Deviation table: 
For each heading 
a different deviation correction 
is needed.


The horizontal axis states the ship's heading in degrees divided by ten. Thus, when you sail a compass course of 220°, the deviation is 4° W.
When a compass is newly installed it often shows larger deviations than this and needs compensation by carefully placing small magnets around the compass. It is the remaining error that is shown in your deviation table.
You can check your table every now and then by placing your boat in the line of a pair of leading lights and turning her 360 degrees.

Correcting for both Deviation and Variation

Converting a compass course into a true course, we can still use our equation but we need to add the correction for deviation:
cc + var + dev = tc
 

  • Example 1: The compass course is 330°, the deviation is +3° (table) and the variation is +3° (chart);
    330° cc + 3° var + 3° dev = ?° tc
    giving a true course of 336° which we can plot in our chart
     

  • Example 2: The compass course is 220°, the deviation is -4° (table) and the variation is still +3° (chart).
    220° cc + 3° var + -4° dev = ?° tc
    giving a true course of 219° which we can plot in our chart.

Converting a true course into a compass course is a little less straight forward, but it is still done with the same equation.
 

  • Example 3: The true course from the chart is 305° and the variation is +3° (chart), yet we don't know the deviation;
    ?° cc + 3° var + ?° dev = 305° tc
    Luckily, rewritten this reads:
    305° tc - + 3° var = cc + dev = 302°
    In plain English: the difference between the true course and the variation (305 - + 3) = 302 should also be the summation of the compass course and the deviation. So, we can tell our helmsperson to steer 300°, since with a cc of 300° we have a deviation of +2° (As can be deduced from the deviation table above).

  • Example 4: The true course from the chart is 150° and we have a Western variation of 7 degrees (-7°). We will use the rewritten equation to get:
    150° tc - - 7° var = cc + dev = 157°
    From the deviation table we find a compass course of 160° with a deviation of -3°. Voilá!

Magnetic Course

The Magnetic course (mc) is the heading after magnetic variation has been considered, but without compensation for magnetic deviation. This means that we are dealing with the rewritten equation from above:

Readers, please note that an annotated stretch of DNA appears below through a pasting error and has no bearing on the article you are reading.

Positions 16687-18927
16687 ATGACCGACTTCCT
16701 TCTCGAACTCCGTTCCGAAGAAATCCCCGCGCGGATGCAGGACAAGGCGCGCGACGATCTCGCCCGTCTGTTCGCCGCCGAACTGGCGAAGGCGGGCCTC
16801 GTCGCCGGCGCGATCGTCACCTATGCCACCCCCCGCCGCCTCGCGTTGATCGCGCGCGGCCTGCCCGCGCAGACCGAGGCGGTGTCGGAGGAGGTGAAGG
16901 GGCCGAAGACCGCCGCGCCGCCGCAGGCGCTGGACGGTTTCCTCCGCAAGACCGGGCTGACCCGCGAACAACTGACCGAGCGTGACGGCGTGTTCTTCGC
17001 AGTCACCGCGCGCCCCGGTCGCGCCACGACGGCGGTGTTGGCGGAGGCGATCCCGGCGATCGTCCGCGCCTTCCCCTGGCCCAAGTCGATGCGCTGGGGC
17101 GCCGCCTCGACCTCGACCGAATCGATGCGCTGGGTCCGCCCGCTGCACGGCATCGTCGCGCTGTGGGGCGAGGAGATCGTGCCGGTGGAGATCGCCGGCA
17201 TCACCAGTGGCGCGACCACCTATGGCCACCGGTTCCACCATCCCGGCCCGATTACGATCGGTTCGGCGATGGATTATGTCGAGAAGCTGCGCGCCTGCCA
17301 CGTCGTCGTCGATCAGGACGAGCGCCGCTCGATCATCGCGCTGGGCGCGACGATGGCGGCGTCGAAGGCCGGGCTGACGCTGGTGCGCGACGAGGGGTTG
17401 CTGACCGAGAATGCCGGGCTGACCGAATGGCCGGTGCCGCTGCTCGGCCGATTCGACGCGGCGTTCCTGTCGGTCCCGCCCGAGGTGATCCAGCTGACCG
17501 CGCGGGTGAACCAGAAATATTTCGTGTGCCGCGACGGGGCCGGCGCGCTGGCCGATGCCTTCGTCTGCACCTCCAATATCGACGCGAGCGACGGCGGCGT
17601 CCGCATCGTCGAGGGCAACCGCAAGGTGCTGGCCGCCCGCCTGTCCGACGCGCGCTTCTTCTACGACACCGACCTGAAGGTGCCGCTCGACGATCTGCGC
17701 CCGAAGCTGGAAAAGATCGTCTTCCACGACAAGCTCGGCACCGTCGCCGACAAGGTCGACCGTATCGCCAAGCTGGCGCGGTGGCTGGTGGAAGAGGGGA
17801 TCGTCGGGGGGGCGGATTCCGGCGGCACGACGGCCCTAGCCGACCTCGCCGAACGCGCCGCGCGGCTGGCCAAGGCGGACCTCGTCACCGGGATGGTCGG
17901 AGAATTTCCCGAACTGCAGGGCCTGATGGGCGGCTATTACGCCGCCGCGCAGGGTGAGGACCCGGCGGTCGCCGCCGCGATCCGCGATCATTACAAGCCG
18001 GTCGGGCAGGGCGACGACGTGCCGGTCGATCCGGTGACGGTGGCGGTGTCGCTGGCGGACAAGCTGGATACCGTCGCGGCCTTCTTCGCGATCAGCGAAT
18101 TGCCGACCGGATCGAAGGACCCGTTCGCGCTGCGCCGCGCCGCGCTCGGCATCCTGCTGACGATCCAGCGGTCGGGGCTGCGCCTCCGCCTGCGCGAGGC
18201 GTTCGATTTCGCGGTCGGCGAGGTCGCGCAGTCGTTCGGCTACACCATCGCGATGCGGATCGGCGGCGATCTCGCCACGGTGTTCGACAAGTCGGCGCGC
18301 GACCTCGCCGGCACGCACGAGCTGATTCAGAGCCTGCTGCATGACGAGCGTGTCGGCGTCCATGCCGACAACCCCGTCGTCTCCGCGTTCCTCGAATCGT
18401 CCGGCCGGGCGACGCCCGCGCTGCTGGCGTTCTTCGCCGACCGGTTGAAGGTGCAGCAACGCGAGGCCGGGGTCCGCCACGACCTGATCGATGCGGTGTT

tc - var = cc + dev = mc.
 Magnetic courses are used for two reasons. Firstly, the magnetic course is used to convert a true course into a compass course like we saw in the last paragraph. Secondly, on boats with more than one compass more deviation tables are in use; hence only a magnetic or true course is plotted in the chart. To summarise, we have three types of 'North' (True, Magnetic and Compass north) like we have three types of courses (tc, mc and cc). All these are related by deviation and variation.

Three types of North

Overview
  • Variation: The angle between the magnetic North pole and the geographic North pole. Also called the magnetic declination.
     

  • Secular Variation: The change of magnetic declination in time with respect to both strength and direction of its magnetic field.
     

  • West (-) , East (+): Western variations or deviations are designated with a negative sign by convention due to the compass card's clock wise direction.
     

  • Deviation: The error in compass heading caused by electric magnetic currents and or metal objects.
     

  • Deviation Table: A table containing deviations in degrees versus the ship's heading (compass course) in degrees. Usually plotted in a graph.
     

  • True Course: Course plotted in the chart i.e. course over the ground or 'course made good'. The course corrected for compass errors.
     

  • Compass Course: The course (ship's heading) without the correction for compass errors.
     

  • cc + var + dev = tc: This equation shows the connection between the compass course, its errors and the true course. It can also be read as: tc - var = cc + dev.